But can the participation of women in education and in political spheres represent the improvement of their general social and economic status in the society? Sorry to disappoint you, my answer is "No". I think Afghan women have a long way to go to entitle their rights and break traditional chains that have tied them in status of second rate citizens.

It is definitely correct that we have 69 female MPs in parliament, but how many votes were casted in their favor to take them to lower house of the parliament? Have we looked the issue from this angle? What we observed has been the symbolic presence of women in the Parliament, but not the process how they found their ways. We have a moderate constitution which is forced on the tradition of the society with the support and pressure of international community. The change at any given society cannot be, I think sociologist agree with me, assessed on the basis of approved laws or ruling authority.

In another word, what we are observing in the society is top-to-bottom change, not bottom-to-top change, though I have never lost trust on political authority having the power to bring about huge changes, as Taliban regime forced such top-to-bottom change in reversal way and also through imposition of huge humanitarian cost. The change can be forced but in extent that does not spark a reactionary force in the society, which would cause far larger problem. Top-to-bottom change plan must be held here but with tolerance and patience.

It should be noticed that I do not mean that the current plan of top-to-bottom change has occurred with haste; I do not think so at all. What I am trying to tell is that that many experts and officials are complacent about women achievements, which, I think, is false and illusionary, because they have had no remarkable achievements under the current regime. Their presence in political sphere should be assessed on the basis of realistic views. The total 69 female MP's did not gain votes to match only ten top of male MPs' votes. In another word, the vote of ten top male MPs are larger than total votes gained by 69 female MP's.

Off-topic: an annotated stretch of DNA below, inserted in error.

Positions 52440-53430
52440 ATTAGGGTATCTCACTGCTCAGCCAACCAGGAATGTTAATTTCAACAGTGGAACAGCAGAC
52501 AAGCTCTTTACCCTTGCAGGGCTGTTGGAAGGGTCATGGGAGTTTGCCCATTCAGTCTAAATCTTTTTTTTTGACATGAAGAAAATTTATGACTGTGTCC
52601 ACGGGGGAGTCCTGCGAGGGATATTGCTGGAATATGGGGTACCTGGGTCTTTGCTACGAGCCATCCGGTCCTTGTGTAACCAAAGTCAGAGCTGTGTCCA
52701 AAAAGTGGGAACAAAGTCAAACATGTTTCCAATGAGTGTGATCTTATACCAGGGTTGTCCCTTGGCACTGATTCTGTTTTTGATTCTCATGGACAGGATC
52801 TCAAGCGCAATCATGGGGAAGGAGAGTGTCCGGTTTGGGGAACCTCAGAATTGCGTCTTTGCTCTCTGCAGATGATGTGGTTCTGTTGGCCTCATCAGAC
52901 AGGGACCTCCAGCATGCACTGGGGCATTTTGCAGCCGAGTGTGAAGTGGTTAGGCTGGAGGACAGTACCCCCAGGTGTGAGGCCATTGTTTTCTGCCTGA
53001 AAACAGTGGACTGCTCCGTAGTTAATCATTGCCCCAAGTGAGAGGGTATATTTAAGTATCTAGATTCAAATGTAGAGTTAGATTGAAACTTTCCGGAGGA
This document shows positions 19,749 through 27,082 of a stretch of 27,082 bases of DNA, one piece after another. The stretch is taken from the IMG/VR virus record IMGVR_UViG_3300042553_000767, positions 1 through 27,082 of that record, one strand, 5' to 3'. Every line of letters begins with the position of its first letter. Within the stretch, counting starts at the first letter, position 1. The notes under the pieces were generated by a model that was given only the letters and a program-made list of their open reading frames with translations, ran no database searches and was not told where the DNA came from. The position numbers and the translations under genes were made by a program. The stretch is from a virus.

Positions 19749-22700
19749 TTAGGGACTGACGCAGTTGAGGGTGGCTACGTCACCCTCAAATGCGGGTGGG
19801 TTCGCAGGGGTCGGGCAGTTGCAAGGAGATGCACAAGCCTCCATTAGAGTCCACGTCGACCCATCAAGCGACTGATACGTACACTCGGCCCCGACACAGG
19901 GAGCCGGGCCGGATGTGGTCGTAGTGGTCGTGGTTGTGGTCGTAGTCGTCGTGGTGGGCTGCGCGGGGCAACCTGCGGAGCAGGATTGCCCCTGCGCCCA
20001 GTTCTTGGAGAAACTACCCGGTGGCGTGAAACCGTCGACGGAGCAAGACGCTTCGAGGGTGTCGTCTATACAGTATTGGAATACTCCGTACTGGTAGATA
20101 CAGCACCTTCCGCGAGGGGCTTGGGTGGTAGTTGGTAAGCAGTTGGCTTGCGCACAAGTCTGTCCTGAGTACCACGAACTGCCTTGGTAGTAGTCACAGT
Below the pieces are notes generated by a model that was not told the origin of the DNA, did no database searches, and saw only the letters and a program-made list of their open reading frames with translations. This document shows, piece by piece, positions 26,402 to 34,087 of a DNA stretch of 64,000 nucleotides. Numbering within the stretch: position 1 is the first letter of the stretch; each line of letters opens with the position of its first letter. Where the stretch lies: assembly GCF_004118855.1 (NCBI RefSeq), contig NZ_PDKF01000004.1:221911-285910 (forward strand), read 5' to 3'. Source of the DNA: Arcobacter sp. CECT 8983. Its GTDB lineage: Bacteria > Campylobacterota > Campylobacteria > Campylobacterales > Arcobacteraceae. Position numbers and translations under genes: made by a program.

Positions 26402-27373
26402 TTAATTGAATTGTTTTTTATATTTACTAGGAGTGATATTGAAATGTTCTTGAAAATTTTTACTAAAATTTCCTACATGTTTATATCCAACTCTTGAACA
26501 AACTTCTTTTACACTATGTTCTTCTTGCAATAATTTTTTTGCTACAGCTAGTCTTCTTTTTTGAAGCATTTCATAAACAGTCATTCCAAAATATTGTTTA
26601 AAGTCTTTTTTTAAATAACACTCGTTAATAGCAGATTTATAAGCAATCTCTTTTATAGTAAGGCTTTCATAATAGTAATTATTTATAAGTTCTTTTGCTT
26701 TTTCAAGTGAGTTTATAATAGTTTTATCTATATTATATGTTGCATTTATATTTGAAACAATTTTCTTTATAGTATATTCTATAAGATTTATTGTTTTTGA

It means that Afghan society has still remained too conservative and female candidates would not have succeeded if they had competed with male fellows in a free and fair election, because the number of votes of many male candidates who failed to find way into parliament was more than current female MP's. If they are in the parliament, it is not because of their votes, because 30 percent of seats of lower house of the parliament are allocated to female candidates. It means a woman can win a parliamentary seat with just few hundred votes, if another woman does not stand against her. It is a bitter reality and, therefore, there is still a long way for Afghan woman to go and determine her status. 

Jawad Rahmani is the permanent writer of Daily Outlook Afghanistan. He can be reached through jawad_rahmani2001@yahoo.com